On the eve of Remembrance Day I can't help but think of something that has saddened me immensely since our trip to China last year. I was not prepared for it when our tour bus arrived at the Nanjing Memorial where 300,000 ordinary citizens were massacred during 6 weeks of occupation from mid December 1937 into January, 1938 .
more information from Wilkipedia * * HERE * *
you can read another article * * HERE * *
When they discovered the mass graves they started to excavate the area then decided to leave it "as is" and built a building on top to preserve this site for future generations
It's a solemn place and while I started to take photos outside I felt it was not right to photograph what I saw inside the Memorial. There were skeletons, bone fragments and bones/skulls scattered everywhere on the ground . It felt as if I was in a tomb. Many Japanese were also there giving their respects.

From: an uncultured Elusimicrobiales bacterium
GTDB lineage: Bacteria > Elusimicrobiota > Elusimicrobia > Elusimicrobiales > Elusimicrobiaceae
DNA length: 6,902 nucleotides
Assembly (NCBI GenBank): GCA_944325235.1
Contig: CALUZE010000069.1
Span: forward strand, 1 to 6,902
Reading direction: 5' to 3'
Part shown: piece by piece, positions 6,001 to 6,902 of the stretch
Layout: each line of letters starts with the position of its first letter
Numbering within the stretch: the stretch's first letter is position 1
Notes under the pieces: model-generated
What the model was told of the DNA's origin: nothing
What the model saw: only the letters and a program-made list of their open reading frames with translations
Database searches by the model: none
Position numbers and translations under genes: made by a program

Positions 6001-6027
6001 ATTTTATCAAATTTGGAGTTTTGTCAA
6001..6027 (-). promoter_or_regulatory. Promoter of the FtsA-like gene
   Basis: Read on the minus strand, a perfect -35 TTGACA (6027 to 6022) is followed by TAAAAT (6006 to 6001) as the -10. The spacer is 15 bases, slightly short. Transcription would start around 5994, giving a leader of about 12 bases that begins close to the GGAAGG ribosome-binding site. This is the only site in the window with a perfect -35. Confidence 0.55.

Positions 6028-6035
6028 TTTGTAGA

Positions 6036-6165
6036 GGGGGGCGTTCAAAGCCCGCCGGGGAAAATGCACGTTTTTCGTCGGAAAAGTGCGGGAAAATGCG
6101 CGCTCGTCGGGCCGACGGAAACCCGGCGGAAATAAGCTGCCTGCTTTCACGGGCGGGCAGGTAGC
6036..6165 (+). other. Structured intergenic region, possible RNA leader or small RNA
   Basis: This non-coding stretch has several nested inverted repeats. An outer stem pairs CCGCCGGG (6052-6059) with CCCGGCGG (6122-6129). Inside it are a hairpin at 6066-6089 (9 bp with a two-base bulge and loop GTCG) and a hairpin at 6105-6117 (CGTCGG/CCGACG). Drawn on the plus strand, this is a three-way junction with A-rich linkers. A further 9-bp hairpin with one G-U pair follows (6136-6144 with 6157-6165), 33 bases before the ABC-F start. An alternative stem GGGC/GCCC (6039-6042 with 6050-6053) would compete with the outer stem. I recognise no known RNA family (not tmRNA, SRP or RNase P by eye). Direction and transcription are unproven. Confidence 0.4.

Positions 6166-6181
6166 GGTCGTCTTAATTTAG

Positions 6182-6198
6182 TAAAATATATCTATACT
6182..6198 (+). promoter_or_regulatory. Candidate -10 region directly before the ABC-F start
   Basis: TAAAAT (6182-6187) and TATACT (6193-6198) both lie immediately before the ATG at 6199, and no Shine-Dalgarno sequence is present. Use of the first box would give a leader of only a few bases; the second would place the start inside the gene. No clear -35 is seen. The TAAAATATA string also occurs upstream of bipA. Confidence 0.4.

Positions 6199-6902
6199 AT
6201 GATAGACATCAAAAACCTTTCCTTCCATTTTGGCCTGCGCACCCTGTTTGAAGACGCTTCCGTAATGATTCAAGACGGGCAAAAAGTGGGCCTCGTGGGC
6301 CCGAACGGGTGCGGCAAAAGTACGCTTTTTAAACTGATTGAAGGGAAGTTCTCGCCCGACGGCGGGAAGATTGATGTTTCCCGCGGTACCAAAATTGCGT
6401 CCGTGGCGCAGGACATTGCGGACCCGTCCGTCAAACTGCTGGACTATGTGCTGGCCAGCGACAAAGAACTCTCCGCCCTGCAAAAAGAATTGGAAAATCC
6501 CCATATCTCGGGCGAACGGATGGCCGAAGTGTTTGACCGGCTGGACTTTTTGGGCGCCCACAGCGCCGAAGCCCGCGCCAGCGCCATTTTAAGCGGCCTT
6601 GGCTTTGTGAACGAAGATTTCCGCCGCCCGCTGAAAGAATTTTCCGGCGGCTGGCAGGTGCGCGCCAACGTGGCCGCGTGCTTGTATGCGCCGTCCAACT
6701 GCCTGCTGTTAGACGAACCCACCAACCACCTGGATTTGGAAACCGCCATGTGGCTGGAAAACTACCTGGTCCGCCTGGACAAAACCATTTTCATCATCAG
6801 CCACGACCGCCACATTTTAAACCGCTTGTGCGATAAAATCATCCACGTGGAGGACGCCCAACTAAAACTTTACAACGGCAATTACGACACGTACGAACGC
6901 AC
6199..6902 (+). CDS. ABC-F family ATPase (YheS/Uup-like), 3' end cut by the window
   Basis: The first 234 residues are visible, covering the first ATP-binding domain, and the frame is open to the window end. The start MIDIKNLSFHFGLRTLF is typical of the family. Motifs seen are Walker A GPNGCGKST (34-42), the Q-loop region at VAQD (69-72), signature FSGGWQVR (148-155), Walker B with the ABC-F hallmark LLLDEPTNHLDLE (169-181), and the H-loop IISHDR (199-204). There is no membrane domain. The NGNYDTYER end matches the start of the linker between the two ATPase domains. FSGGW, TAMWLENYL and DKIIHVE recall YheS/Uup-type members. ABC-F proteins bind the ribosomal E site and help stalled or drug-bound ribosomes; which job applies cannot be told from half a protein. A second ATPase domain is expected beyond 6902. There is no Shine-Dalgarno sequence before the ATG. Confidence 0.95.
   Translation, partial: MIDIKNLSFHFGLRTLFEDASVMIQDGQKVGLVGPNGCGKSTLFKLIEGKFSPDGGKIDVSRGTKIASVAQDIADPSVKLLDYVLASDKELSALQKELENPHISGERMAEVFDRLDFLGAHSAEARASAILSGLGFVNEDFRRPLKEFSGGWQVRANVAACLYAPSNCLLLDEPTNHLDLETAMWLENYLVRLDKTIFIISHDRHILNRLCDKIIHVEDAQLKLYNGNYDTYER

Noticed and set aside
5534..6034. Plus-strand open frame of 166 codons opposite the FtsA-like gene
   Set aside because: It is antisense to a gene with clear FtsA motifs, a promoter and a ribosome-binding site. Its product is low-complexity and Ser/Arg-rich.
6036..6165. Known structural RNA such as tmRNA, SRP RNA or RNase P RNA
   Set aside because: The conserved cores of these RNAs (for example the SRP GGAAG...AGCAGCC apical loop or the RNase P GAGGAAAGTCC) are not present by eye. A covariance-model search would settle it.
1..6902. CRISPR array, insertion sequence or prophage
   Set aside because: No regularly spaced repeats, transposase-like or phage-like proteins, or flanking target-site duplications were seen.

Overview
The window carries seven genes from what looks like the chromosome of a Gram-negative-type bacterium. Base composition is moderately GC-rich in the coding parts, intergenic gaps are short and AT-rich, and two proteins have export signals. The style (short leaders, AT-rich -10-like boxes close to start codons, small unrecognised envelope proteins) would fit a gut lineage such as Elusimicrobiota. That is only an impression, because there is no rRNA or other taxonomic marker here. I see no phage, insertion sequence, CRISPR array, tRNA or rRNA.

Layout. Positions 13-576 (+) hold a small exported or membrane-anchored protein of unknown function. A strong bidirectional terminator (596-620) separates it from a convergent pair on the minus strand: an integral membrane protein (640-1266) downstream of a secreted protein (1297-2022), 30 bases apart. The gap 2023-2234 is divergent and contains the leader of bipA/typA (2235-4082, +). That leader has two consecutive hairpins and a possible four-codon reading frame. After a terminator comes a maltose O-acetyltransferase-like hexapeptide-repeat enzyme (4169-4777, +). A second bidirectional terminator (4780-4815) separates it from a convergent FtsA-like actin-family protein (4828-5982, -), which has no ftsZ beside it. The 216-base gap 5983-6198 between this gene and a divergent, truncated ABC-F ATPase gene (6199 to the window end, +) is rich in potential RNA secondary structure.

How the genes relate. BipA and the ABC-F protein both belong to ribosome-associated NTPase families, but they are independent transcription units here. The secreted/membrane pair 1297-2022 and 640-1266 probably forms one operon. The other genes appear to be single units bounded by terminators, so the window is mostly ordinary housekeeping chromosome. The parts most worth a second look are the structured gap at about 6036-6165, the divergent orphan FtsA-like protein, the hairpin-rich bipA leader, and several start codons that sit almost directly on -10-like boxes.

This site is a few square blocks in area with a Wall surrounding the perimeter. The actual Memorial building is more or less in the centre. Surrounding the Memorial building there are open "fields"
where they covered the ground with gravel and just left the "dead" where they lay. It was an overpowering sight to see the barren landscape and just imagined what had happened here over 7 decades ago by a ruthless aggressor.
My mind was having a hard time processing what I had seen and could only think of the poor innocent people buried here
As respect for the souls of these people you are instructed to walk on the cement paths, and not onto the gravel itself . It felt like such a barren place
the power of this Memorial is in its simplicity .
Outside the perimeter wall there is a shallow water filled moat with statues depicting the "dead"
I think that this is the saddest place I have ever been and even a year later I can't help but think that something like this ever happened . . . it's hard to imagine
Lest we forget all of these people, and of all the people that died in all the world wars all over the world to preserve our Freedom and our way of life.
Peace . . .